Fides is about trust, yes--but isn't trust something we earn through our actions? You trust your friends in general; I think you trust me after quite a few years--but was I somebody you trusted the first time I talked to you, or was that something that developed over the years as you got to know me and know who I was and what I stood for? So trust and faithfulness are pretty closely related, too--trust is something that grows out of actions, not something that forms in a vacuum.

Ancient Christians weren't isolating themselves from others on the basis of an abstract God they couldn't prove. They were faithful to a God who did stuff for them, took care of them, led others to Himself through them. (There were plenty of miracle-workers among early Christians, both Jewish and Gentile, just as there were among ancient Jews...)

This concept of faith being irrational is a difficult one to eradicate, since it seems to be entrenched both among faithful and atheist.

But something I notice semiregularly as a Catholic is that we use some words for so long that the colloquial meaning has drifted away from what we meant when the first Catholic to use that word talked about it.

So: In my mind and in my practice, I am faithful to God not because I have a list of things I'll stay true to in the face of all evidence, but because my actions are faithful to him... much as I am faithful to my wife, and much as I have faith in her to do the same for me. And I think it's faithfulness that God seeks, rather than blind, irrational fervor.

It's all related in a way that I don't hear in the usual phrasing of a discussion on "faith in Jesus" being a source of salvation.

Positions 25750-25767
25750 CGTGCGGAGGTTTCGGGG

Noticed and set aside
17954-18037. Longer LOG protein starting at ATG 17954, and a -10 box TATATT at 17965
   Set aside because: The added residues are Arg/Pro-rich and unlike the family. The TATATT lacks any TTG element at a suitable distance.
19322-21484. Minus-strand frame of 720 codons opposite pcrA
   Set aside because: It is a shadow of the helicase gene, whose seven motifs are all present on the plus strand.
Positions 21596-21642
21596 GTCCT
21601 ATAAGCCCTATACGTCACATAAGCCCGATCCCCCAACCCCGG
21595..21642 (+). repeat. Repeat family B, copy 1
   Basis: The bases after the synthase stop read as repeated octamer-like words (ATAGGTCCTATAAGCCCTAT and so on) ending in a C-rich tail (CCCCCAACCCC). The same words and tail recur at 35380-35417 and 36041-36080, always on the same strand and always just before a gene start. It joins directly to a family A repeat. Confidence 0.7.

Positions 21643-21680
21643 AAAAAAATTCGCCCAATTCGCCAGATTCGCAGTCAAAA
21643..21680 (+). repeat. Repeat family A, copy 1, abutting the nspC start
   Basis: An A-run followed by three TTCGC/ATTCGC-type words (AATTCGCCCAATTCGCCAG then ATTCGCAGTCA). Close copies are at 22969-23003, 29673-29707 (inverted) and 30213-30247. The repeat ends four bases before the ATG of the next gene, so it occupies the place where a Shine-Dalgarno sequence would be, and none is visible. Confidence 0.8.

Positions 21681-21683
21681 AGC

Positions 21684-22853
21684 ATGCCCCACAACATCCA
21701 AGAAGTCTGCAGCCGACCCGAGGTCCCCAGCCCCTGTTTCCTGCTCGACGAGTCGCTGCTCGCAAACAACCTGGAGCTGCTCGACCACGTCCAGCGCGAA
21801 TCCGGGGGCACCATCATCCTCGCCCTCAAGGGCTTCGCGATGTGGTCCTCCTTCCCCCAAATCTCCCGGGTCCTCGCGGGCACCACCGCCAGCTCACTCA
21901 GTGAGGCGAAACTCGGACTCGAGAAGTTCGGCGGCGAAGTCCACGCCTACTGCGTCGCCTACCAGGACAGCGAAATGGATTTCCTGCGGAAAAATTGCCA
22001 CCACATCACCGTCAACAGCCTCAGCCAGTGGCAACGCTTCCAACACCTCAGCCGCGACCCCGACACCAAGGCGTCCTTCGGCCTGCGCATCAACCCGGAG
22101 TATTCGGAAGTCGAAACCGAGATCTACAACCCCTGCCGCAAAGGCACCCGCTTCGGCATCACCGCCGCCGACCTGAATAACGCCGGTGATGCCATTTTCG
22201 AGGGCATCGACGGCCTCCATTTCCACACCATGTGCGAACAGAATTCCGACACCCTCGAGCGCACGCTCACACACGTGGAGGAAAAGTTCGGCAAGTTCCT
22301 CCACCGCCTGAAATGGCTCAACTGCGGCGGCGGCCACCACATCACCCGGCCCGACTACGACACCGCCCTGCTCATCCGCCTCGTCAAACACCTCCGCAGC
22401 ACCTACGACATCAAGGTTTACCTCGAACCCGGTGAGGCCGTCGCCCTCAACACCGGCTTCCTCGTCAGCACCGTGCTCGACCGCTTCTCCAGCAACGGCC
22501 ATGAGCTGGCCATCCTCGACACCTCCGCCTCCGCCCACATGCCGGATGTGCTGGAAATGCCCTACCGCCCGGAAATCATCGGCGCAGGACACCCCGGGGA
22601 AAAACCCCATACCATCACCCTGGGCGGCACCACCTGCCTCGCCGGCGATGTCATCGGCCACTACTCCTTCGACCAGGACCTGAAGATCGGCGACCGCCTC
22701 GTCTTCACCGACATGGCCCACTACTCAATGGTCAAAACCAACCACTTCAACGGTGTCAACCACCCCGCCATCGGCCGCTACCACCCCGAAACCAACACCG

Curious to see what else people have to say on the subject, especially with regards to Jewish tradition, about which I know substantially less.

Peace and blessings to you, kiddo.


Chris said...

One of the assignments that my students had to write for Jewish Cultural History was an analysis of the Akedah narrative--the Binding of Isaac. It's astonishing how many of them--in particular how many of of my Jewish students--gave me homilies on the importance of "faith."

I always chided them for not attending carefully to the details of the text--the issue here is "fear," not faith per se. I remember wondering at the time if they were getting this "faith" reading from Jewish tradition, or from their own upbringings (within American Judaism) or from a more generalized American cultural heritage.

It reminds me of something Ben Sommer (my professor at Northwestern) used to say: all Americans are Protestants. Doesn't matter if they're Jewish, Catholic, whatever. If you grow up here, you think like a Protestant. And faith is the beginning and the end of Protestantism.

alto artist said...

What great food for thought, thank you! I replied on my blog, here:



Anonymous said...

To me, you're barking up the right tree here. If people really understood the most essential words in the religious lexicon - for example, love, faith, vocation, God - I think we'd find out how much people have in common spiritually. ("Spiritual" would be another term needing clarification.)

Instead, especially in the west, we identify the essence of religious life so firmly with our varying and irreconciliable belief systems that we don't notice major aspects of spiritual life that have the potential to unite us.

Zohara bat Sarah said...

When the change for me happened that I shifted from being just involved into the Jewish community to beginning to study Judaism for myself, I wrote this idea down: "faith = the belief that life will work out." That's what faith still is to me.